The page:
4 items from 2015
It's been two decades, and still, the waves from the tsunami that was "Waterworld" have not receded.
Released 20 years ago this week (on July 28, 1995), the post-apocalyptic epic about the survivors of a drowned Earth became known as one of the most bloated flops of all time. That reputation wasn't really fair (the movie eventually broke even), but it was the then-most expensive movie ever made.
For a year before the film's release, stories leaked out about the waterlogged production's near-disastrous setbacks and its ego clashes between star Kevin Costner and his hand-picked director, Kevin Reynolds. Punsters were calling the movie "Fishtar" and "Kevin's Gate." By the time "Waterworld" finally came out, its underwhelming reception was a self-fulfilling prophecy. Costner's career as a bankable leading man has never really recovered.
In honor of the film turning 20 years old today, here are 20 facts you may not know about "Waterworld."
1. Initially, "Waterworld" was »
- Gary Susman
'JFK' movie with Kevin Costner as Jim Garrison 'JFK' assassination movie: Gripping political drama gives added meaning to 'Rewriting History' If it's an Oliver Stone film, it must be bombastic, sentimental, clunky, and controversial. With the exception of "clunky," JFK is all of the above. It is also riveting, earnest, dishonest, moving, irritating, paranoid, and, more frequently than one might expect, outright brilliant. In sum, Oliver Stone's 1991 political thriller about a determined district attorney's investigation of the assassination of U.S. president John F. Kennedy is a slick piece of propaganda that mostly works both dramatically and cinematically. If only some of the facts hadn't gotten trampled on the way to film illustriousness. With the exception of John Williams' overemphatic score – Oliver Stone films need anything but overemphasis – JFK's technical and artistic details are put in place to extraordinary effect. Joe Hutshing and Pietro Scalia's editing »
- Andre Soares
The Doctorate of Fine Arts degrees will be presented at AFI’s commencement ceremonies at the Tcl Chinese Theatre.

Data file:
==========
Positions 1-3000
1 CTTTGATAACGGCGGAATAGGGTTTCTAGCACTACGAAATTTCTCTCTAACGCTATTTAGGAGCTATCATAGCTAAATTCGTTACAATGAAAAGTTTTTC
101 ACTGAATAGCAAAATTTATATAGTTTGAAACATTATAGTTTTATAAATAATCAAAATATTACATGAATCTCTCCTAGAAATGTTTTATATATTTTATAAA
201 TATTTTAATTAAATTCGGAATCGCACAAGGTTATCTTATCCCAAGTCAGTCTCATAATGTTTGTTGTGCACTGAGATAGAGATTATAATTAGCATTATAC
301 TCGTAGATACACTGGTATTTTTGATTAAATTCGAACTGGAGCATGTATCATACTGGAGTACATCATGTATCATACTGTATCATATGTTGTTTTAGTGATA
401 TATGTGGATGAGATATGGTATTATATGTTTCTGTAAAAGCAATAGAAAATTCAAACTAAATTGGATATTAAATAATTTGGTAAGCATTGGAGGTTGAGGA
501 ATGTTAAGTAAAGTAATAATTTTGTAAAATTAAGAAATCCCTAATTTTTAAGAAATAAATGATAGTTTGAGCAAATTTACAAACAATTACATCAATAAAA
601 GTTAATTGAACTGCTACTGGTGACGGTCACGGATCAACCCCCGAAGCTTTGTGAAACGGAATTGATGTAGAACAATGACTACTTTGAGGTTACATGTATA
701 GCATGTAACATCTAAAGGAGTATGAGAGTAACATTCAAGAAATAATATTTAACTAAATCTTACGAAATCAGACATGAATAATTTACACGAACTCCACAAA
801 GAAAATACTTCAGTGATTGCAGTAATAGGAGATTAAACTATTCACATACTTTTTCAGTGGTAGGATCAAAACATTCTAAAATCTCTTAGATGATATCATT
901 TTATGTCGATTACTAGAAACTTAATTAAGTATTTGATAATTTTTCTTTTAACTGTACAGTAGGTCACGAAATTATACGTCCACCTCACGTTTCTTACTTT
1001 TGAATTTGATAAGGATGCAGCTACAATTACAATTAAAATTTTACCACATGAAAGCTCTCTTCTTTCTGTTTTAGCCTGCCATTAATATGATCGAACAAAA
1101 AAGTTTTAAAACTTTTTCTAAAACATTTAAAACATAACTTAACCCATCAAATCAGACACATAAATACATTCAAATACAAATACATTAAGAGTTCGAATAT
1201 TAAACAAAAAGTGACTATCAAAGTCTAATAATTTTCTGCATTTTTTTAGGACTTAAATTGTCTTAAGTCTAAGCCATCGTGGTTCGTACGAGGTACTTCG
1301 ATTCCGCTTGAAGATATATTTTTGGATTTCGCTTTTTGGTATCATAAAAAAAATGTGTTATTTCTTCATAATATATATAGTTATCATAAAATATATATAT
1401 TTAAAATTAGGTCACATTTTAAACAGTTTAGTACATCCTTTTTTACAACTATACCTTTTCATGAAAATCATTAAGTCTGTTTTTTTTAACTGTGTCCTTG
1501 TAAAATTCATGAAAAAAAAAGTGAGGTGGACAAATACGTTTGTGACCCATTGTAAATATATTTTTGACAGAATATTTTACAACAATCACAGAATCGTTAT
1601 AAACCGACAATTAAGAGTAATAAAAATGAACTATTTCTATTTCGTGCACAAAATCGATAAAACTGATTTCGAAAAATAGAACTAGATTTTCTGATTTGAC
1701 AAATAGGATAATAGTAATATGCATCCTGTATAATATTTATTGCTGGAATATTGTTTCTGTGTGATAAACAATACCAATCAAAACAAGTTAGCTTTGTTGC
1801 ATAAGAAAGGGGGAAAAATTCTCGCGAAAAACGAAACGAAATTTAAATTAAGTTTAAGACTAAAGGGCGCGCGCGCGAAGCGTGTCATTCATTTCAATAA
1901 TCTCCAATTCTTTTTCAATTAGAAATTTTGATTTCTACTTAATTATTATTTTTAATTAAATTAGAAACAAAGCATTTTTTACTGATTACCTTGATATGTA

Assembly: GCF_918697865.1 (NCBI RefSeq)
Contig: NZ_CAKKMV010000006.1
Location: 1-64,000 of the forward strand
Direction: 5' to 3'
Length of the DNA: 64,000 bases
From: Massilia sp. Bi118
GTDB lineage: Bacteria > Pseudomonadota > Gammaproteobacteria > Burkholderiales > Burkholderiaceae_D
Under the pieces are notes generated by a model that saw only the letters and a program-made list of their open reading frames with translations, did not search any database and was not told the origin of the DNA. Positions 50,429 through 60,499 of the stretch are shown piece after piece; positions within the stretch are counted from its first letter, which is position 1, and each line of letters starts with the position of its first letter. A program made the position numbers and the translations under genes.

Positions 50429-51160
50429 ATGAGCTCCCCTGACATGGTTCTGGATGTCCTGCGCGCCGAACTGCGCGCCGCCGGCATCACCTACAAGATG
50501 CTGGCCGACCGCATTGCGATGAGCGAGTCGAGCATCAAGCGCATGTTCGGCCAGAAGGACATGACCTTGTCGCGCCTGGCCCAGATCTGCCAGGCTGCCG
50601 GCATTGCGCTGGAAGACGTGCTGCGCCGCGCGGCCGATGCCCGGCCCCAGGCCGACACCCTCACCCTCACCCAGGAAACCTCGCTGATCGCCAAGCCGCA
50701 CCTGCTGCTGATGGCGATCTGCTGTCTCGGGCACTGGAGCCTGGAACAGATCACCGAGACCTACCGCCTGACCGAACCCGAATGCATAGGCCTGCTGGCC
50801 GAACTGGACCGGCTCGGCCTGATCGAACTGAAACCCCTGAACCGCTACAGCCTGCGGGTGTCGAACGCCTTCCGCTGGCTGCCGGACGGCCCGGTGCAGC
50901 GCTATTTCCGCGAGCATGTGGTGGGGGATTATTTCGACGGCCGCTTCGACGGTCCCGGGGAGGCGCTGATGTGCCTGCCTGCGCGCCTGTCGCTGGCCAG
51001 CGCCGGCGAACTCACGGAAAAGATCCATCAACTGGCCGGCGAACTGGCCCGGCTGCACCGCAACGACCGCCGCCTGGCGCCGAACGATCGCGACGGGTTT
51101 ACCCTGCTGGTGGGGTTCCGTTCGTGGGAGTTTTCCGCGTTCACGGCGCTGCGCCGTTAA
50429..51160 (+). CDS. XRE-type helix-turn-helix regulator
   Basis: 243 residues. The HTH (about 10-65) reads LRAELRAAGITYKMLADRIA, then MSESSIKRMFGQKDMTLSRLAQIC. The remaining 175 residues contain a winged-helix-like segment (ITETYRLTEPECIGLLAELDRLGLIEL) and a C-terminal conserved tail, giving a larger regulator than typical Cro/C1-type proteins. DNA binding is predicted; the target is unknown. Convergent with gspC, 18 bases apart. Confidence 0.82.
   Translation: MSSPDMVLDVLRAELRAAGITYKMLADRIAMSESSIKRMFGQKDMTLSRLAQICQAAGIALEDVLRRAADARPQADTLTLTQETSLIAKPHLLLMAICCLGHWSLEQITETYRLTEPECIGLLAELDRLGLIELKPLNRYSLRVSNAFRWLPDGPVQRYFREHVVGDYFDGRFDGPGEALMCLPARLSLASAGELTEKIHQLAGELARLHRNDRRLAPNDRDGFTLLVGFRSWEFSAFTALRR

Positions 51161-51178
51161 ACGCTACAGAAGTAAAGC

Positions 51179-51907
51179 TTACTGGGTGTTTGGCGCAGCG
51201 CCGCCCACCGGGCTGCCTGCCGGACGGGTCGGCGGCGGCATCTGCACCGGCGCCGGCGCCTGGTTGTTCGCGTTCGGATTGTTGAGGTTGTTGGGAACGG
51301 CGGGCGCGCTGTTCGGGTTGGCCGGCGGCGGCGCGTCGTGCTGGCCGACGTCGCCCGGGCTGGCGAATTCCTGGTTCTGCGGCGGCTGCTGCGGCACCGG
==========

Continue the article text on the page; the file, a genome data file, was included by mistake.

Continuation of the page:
Previous recipients include Robert Altman, Maya Angelou, Kathryn Bigelow, Mel Brooks, Anne V. Coates, Clint Eastwood, Roger Ebert, Nora Ephron, James Earl Jones, Jeffrey Katzenberg, Kathleen Kennedy, John Lasseter, Spike Lee, David Lynch, Helen Mirren, Robert Towne, Cicely Tyson, Haskell Wexler and John Williams.
Lansbury began her career at the age of 17, earning her first Academy Award nomination for 1944’s “Gaslight” and her second a year later for “The Picture of Dorian Gray.” She earned a third nomination in 1962 for “The Manchurian Candidate.”
- Dave McNary
It’s the start of a new month, and as ever in film and Blu-ray circles, nothing gets the fans salivating more than the upcoming release slate from the awesome folks over at Arrow Films. Its line-up of releases for August has been unveiled (both UK and Us), and you can view all the information below, including the stand-out title, David Cronenberg’s Videodrome, which is getting a very special, limited edition release in a collector’s package.
Videodrome: Limited Edition
Combining the bio-horror elements of his earlier films whilst anticipating the technological themes of his later work, Videodrome exemplifies Cronenberg’s extraordinary talent for making both visceral and cerebral cinema. Max Renn (James Woods) is looking for fresh new content for his TV channel when he happens across some illegal S&M-style broadcasts called ‘Videodrome’. Embroiling his girlfriend Nicki (Debbie Harry) in his search for the source, his »
- Scott J. Davis
4 items from 2015
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